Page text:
Public Participation

  Effective community engagement needs to define both its objectives and the communities it serves. We welcome the inclusive nature of communities—recognising that they include stakeholders such as residents, interest groups, business and employers—as indicated in the Green Paper. We are, however, concerned that there is a lack of understanding in the Paper of the distinction between consultation and information. Further, the new system must not impose overly onerous duties on those charged with consulting and those who are to be consulted: to require too much will result in "consultation fatigue" for both parties (and, especially for smaller organisations, has important resourcing implications) with the undesirable result that they no longer take part.

  The Government's proposals include a number of sensible suggestions for ways in which development control and processing of planning applications can be improved. Again in our view these will necessitate increased resources. Many of the suggestions dealing with community involvement on major projects are part of our standard practice already.

  With reference to the Green Paper's proposed "Statement of Community Involvement" we support the aim of promoting good practice for engaging those with an interest in proposed developments. However, there are areas of uncertainty in these proposals, which need to be resolved. Certainty and speed will not be achieved if the same community interests are permitted to object to all stages of the proposed new process ie Regional Spatial Strategy, LDF/core policies, Action Plans and then on a specific application.

Faster Decisions

  The Green Paper's proposals for speeding up the development control process are welcomed, but we are sceptical that these can be achieved in the absence of a genuine commitment to increased resources. In addition, the government must be able to demonstrate that these proposals have the support of all relevant areas of the public sector before bringing forward primary or secondary legislation, for example, the technical statutory consultees such as the Environment Agency and those non-technical statutory consultees such as English Heritage.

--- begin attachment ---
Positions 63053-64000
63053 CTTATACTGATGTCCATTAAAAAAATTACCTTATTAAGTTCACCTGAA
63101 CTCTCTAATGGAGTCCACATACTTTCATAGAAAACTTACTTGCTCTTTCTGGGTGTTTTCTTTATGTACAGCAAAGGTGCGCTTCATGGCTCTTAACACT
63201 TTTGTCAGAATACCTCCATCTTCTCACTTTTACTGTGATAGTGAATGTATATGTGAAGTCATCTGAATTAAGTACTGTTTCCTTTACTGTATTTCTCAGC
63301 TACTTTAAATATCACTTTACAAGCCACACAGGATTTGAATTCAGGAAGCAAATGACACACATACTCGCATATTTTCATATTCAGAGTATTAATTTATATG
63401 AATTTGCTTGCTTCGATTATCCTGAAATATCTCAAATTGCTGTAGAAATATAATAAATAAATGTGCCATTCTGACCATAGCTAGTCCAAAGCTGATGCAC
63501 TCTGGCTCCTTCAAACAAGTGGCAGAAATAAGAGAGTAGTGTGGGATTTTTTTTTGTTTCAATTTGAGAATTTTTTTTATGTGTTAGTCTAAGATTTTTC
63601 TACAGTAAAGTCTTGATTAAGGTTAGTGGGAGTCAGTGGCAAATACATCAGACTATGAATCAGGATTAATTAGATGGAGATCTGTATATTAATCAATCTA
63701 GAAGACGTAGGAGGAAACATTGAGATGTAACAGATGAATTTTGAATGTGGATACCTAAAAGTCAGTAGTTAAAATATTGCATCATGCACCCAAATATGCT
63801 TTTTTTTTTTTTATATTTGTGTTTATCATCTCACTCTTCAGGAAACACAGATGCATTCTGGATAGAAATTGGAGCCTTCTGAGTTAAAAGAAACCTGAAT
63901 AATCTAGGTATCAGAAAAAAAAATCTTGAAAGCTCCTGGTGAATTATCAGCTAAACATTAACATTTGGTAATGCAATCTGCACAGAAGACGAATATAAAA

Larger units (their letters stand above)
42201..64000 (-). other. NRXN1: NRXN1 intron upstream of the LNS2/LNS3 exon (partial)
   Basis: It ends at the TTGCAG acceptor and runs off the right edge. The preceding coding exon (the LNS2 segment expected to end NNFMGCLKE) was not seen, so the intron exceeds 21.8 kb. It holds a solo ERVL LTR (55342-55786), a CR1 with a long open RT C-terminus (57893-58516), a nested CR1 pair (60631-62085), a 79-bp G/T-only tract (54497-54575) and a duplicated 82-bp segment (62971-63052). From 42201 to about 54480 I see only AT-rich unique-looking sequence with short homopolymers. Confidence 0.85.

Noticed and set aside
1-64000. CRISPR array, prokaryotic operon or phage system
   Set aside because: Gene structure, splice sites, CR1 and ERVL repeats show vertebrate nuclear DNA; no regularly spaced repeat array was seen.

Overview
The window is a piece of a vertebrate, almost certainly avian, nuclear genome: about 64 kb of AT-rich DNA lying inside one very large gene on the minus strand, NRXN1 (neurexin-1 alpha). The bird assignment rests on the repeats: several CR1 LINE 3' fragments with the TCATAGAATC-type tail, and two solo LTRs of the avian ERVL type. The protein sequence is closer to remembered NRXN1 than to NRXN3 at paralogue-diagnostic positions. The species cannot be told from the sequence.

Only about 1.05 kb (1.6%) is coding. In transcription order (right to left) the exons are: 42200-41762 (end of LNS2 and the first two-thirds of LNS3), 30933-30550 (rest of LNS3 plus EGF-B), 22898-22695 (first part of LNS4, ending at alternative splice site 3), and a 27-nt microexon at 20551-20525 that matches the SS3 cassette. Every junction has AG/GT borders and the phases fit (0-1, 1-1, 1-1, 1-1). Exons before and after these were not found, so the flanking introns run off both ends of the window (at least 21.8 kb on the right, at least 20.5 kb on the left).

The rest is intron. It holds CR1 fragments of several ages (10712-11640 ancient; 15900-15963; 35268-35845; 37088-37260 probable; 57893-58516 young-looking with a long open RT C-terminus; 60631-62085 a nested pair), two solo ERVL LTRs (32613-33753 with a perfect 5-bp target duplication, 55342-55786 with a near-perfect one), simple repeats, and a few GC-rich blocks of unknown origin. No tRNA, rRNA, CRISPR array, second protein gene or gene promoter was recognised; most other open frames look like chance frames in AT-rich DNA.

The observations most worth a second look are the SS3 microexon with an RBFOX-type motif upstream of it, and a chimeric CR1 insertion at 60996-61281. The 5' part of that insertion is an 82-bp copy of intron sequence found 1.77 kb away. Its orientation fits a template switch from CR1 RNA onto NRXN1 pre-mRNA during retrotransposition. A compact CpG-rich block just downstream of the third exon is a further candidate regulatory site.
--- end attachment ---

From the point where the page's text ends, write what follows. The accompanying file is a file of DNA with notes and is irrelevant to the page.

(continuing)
At the moment it is unclear how the government intends to fully resolve the potential conflict between greater public involvement in the preparation and adoption of LDF/Action plans with the intention of annual reviews. We believe that at the very least more resources will be required to deliver the new version of the plan led system.


  In the daughter document on Planning Obligations it is assumed that virtually all developments should be subject to planning obligations and there appears to be no recognition that development in itself can provide huge benefits to a community or set of local authority objectives. This sets a negative tone. Development is increasingly beneficial per se, providing infrastructure, offices, facilities, jobs, housing etc.

  If the planning system is to play an effective and meaningful role in urban regeneration, the current inefficiencies of the planning system must be removed. The suggested changes to planning obligations might provide clarity, but the tariffs will have to be set at a level and in a way that will not deter regeneration and mixed use projects (which, financially, are sometimes difficult).

  Through a more efficient use of LDF and Action Plans, planning could have a major role in bringing about urban renaissance. However, there is a need to ensure that authorities have the financial resources and skills to deliver it.

Sue Willcox, Head of Town Planning and Transportation

Sainsbury's Property Company

April 2002